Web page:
Broadening the Abortion Debate
Regarding the well-written story "Why Abortion Is the Albatross of US Politics" (April 30) and why abortion inspires more passionate debate here than in Europe: Europe is so morally and intellectually exhausted that there is no energy for moral issues. The moral void becomes evident when one looks at European foreign policy. At the UN Commission on Human Rights in Geneva, China threatens economic retaliation and the larger European states immediately abandon mild criticism of its human rights violations. After withdrawing ambassadors for a few days to protest Iranian terrorism, the European Union sends them back. The German foreign minister's remarks are telling: "No one can criticize us for following our economic interests." America also sometimes put economics first. But it is always a struggle here.
Another difference between here and Europe is the basic fairness of our news media. Surveys suggest most Washington journalists are pro-choice. Yet national media permit pro-life doctors to write op-eds, and publish not only the usual anti-abortion suspects but liberal abortion critics.
We have diverged further than almost any other Western society from the original Judeo-Christian view of work. In the garden of paradise, there was no work. Adam and Eve transgressed, and were condemned to work. Our European friends may no longer be religious. But, with their six-week vacations and enthusiasm for early retirement, they remain close to the tradition of work as punishment. We can't get enough of it. We need to keep this in mind when discussing family matters like abortion and divorce.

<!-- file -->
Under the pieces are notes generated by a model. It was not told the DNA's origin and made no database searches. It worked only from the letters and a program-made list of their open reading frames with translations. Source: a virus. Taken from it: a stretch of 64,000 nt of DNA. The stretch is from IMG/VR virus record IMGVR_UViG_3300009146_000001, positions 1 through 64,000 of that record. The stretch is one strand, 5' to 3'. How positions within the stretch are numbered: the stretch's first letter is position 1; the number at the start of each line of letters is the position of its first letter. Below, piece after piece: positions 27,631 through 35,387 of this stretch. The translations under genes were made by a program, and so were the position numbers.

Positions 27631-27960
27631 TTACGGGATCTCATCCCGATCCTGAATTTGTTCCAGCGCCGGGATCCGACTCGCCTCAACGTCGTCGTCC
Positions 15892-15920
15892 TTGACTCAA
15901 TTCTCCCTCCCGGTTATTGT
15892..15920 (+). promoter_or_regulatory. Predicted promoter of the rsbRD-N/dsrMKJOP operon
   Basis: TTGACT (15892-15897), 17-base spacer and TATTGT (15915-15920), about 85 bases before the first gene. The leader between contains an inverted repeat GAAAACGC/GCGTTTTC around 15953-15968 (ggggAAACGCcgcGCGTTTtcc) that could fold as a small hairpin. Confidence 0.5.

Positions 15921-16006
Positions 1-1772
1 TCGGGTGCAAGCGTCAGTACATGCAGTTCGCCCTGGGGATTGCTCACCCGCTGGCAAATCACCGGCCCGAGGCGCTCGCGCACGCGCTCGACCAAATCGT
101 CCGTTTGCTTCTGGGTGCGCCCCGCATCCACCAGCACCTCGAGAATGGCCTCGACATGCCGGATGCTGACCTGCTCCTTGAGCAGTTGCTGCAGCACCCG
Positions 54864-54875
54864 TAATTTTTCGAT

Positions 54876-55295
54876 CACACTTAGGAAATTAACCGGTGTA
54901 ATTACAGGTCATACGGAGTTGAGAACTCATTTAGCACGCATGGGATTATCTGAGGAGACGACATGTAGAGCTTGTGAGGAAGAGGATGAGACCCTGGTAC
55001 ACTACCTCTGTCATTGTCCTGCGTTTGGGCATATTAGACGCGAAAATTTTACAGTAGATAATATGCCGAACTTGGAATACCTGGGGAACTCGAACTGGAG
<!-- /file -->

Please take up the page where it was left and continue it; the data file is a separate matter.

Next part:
I am a computer programmer and my religious affiliation fluctuates between atheist and agnostic. However, I read the Monitor because I've always thought that, despite being affiliated with the Christian Science Church, the news articles seem to offer an amazingly unbiased view of world affairs. I appreciate your international coverage, and the news is here at my fingertips! On the Web!
So perhaps the editors can imagine my disappointment with recent abortion articles and their pro-life slant. The April 30 story was packed with statistics and quotes, perhaps lending the appearance of impartiality, but it seemed that they primarily reflected the anti-choice view. Where was the opposing view? I was annoyed. I was insulted.
The writer asks, "If the US has a strong anti-abortion streak in its public consciousness, why then does it have the highest abortion rate in the West?" Obviously not everyone in the US has a "strong anti-abortion streak." If it existed, wouldn't all this be moot? And, if "research shows that 10 percent of sexually active women don't use birth control," what about the percentage of sexually active MEN? Does all this talk about women's sexual rights merely deflect attention from the "sexual rights" men seem to take for granted?
Natural family planning
"Access to Birth Control Methods Rises Worldwide" (April 16) quotes only one biased source: Population Action International. It uses the word "improved" where an unbiased reporter would use the word "increased" in referring to access to birth control.
The article refers to "All six methods of contraception" without mentioning the "natural family planning" method of birth control, which has the highest success rate of all (97 to 98 percent) and involves no health risk. Many of us who are aware of the tragedy of abortion and the resulting trauma to women who abort, believe oral and injectable contraception to be harmful to women.
It is misleading to relate abortion rate declines in seven countries to expansion of contraceptive services. We quote Rev. Paul Marx, OSB, chairman, Human Life International, Feb. 16, 1997: "A study of 91 countries shows increases in contraception leads to more, not fewer abortions."
Patricia A. and Frank B. Rice
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